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Flashcards in Fluid Therapy 1 Deck (66)
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1
Q
What % of TBW does fluid make up?
A
60%
2
Q
What % of TBW makes up intracellular vs. extracellular %?
A
Intracellular: 30-40%
Extracellular: 20-30%
3
Q
What are 5 indications for fluid therapy?
A
Decreased intake
Dehydration
Decreased circulating volume
Need for overhydration
Miscellaneous
4
Q
What are 3 reasons for decreased intake of water?
A
Disease: anorexia, gastric reflux
Inability to ingest water: dysphagia, esophageal obstruction, neurologic dysfunciton
Lack of availability: freezing water
5
Q
What are the 4 types of shock?
A
Hypovolemic shock
Vasculogenic shock
Maldistributive shock
Cardiogenic shock
6
Q
In what situation would you need to overhydrate a horse?
A
Intestinal impaction- increases fluid flow to intestinal lumen and softens stool to allow for easier passage
7
Q
What are 7 clinical signs that indicate the need for fluid therapy?
A
Skin turgor
Mucous membranes
Urine production
Sunken eyes
Depression, muscle weakness
Heart rate
Decreased jugular distensibility
8
Q
At what % of dehydration is skin turgor often seen?
A
8-10% dehydration you begin to notice this CS
9
Q
Where should you check skin turgor in adult horses vs. foals?
A
Adult: neck
Foal: eyelid
10
Q
What is the normal skin tent time?
A
<1 sec
11
Q
At what % are dry MM noticed in equine?
A
5-7% dehydration
12
Q
What is noticed about the urine of a dehydrated patient?
A
Decreased urine output and increased urine specific gravity
13
Q
What species are sunken eyes most commonly observed in?
A
Ruminants-not common to see in equine
14
Q
What is noticed about the heart rate in a dehydrated horse?
A
Tachycardia- one of the first parameters to change
15
Q
What are 6 laboratory indicators of dehydration?
A
PCV
TP
BUN/Crea
Albumin
Lactate
Urinalysis
16
Q
What can mask anemia in an equine patient causing underestimation of severity of the disease?
A
Splenic contraction
17
Q
What will you expect the TP to do as an animals %dehydration increases?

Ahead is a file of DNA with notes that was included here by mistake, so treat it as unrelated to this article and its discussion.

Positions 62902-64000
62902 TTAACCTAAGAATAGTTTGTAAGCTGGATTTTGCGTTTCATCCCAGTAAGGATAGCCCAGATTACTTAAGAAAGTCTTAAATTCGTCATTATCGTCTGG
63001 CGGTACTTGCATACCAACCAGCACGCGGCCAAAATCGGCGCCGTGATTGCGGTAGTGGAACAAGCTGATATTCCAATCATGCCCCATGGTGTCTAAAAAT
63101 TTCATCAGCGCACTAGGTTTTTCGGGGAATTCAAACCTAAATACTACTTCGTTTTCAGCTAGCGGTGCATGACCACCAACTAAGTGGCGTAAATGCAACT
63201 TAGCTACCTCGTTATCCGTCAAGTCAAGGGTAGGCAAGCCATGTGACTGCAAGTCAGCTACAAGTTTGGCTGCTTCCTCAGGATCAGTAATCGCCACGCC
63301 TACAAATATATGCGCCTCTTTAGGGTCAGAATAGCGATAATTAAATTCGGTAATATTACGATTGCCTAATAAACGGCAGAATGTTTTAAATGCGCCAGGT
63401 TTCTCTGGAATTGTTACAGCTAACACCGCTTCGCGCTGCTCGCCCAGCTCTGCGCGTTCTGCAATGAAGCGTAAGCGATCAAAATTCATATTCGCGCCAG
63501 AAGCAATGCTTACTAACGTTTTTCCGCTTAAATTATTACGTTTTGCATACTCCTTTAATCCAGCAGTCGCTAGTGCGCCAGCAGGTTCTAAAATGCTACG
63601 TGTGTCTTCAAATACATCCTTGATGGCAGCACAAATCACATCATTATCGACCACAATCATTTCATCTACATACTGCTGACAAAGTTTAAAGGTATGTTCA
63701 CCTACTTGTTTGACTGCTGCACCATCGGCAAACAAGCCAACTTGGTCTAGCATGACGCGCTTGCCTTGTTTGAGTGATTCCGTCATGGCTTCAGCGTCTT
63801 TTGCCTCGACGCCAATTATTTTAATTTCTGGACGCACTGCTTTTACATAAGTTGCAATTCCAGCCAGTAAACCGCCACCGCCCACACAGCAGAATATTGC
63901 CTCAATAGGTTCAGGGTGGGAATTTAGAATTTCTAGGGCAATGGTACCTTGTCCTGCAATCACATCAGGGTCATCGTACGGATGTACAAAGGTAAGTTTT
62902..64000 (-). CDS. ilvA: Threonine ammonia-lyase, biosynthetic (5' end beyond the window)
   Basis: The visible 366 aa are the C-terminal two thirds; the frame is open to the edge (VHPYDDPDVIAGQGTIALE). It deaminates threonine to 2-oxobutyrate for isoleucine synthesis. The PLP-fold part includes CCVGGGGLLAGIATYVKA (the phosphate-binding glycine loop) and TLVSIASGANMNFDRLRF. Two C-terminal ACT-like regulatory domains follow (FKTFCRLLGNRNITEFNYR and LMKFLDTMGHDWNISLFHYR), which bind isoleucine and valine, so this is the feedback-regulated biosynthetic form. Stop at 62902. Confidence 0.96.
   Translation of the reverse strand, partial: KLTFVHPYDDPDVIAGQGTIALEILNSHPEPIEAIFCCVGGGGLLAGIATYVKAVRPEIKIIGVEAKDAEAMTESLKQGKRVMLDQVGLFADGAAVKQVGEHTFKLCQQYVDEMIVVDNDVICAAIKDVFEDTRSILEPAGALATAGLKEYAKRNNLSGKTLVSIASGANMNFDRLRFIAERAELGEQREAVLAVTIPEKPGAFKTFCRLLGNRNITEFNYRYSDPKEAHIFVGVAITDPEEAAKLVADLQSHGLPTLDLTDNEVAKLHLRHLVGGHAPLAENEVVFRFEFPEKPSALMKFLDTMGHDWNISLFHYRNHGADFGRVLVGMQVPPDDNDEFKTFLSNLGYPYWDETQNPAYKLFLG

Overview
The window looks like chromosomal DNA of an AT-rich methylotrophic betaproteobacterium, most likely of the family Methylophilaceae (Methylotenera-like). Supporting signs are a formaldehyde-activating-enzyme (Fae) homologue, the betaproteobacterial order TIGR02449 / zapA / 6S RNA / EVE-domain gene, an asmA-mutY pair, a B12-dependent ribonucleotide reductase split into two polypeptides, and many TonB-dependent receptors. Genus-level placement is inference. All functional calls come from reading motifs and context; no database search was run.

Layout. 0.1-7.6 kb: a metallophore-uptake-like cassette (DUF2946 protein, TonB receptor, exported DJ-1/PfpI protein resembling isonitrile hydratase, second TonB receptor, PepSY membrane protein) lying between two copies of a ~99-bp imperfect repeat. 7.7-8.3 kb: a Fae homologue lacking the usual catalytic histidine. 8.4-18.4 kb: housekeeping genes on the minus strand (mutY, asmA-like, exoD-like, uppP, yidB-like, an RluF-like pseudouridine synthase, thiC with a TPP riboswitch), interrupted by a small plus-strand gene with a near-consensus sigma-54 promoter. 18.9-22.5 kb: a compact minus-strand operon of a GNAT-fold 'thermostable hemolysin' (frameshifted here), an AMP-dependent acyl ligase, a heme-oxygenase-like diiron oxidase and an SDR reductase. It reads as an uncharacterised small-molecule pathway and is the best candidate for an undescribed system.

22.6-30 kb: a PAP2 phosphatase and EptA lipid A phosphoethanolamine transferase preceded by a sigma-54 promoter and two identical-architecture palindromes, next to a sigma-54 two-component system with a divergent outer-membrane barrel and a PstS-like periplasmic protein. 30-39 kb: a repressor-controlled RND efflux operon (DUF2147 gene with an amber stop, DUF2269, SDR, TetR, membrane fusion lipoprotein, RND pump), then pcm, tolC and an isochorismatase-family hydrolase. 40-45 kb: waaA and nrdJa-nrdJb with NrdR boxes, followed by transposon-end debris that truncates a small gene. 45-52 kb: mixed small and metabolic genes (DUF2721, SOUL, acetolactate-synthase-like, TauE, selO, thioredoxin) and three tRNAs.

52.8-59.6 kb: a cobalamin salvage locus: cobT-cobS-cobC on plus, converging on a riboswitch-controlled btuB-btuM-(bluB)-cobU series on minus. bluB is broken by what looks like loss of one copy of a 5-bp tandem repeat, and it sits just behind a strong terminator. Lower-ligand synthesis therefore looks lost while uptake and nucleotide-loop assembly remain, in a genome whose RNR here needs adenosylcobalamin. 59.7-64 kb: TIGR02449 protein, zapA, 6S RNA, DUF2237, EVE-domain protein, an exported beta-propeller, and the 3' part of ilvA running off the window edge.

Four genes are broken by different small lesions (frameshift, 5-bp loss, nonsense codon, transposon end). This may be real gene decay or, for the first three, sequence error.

A
TP should increase
18
Q
What can hypoproteinemia do to your estimate of % dehydration?
A
Underestimate degree of dehydration
19
Q
What should you keep albumin above?
A
1.5 g/dL
20
Q
What is the only possible cause of hyperalbuminemia?
A
Dehydration
21
Q
What are 6 CS associated with hypovolemic shock?
A
Prolonged CRT
Decreased jugular filling
Tachycardia
Decreased pulse pressure
Cold extremities
Decreased skin turgor
22
Q
What % dehydration is the following patient?
A horse is presented to you with the following:
Skin tent (s): 2 seconds
MM: slightly tacky
CRT: normal
HR: normal
Decreased urine output
A
5%
23
Q
What % dehydration is the following patient? A horse is presented to you with the following:
Skin tent (s): 4 s.
MM: tacky
CRT: 2-3 s.
HR: 40-60 bpm
Decreased arterial BP
A
8%
24
Q
What % dehydration is the following patient? A horse is presented to you with the following:
Skin tent: 5 sec. +
MM: DRY
CRT: > 4 sec.
HR: 60 BPM+
Reduced jugular fill, barely palpable pulse
A
10-12%
25
Q
What % dehydration is the following patient? A horse is presented to you with the following:
Obvious sunken eyes and in a state of shock
A
12-15%- on the verge of death
26
Q
What are the 7 routes of fluid administration?
A
Oral
IV
SubQ
Intra-peritoneal
Rectal
Intraosseous
Intra-cecal
27
Q
What is the most common route of administration of oral fluids in a horse?
A
Nasogastric tube for fluid administration
28
Q
How many L can be administered at once via oral route?
A
6-8L should be targeted at once (can get up to 12-16 L)
29
Q
What is the fluid transit time from the stomach?
A
<30 min
30
Q
What complication commonly benefits from oral administration the most?
A
LI impactions
31
Q
What is the major contraindication of oral fluid administration?
A
Presence of gastric distention, reflux and ileus
32
Q
What is the second most common route of fluid administration?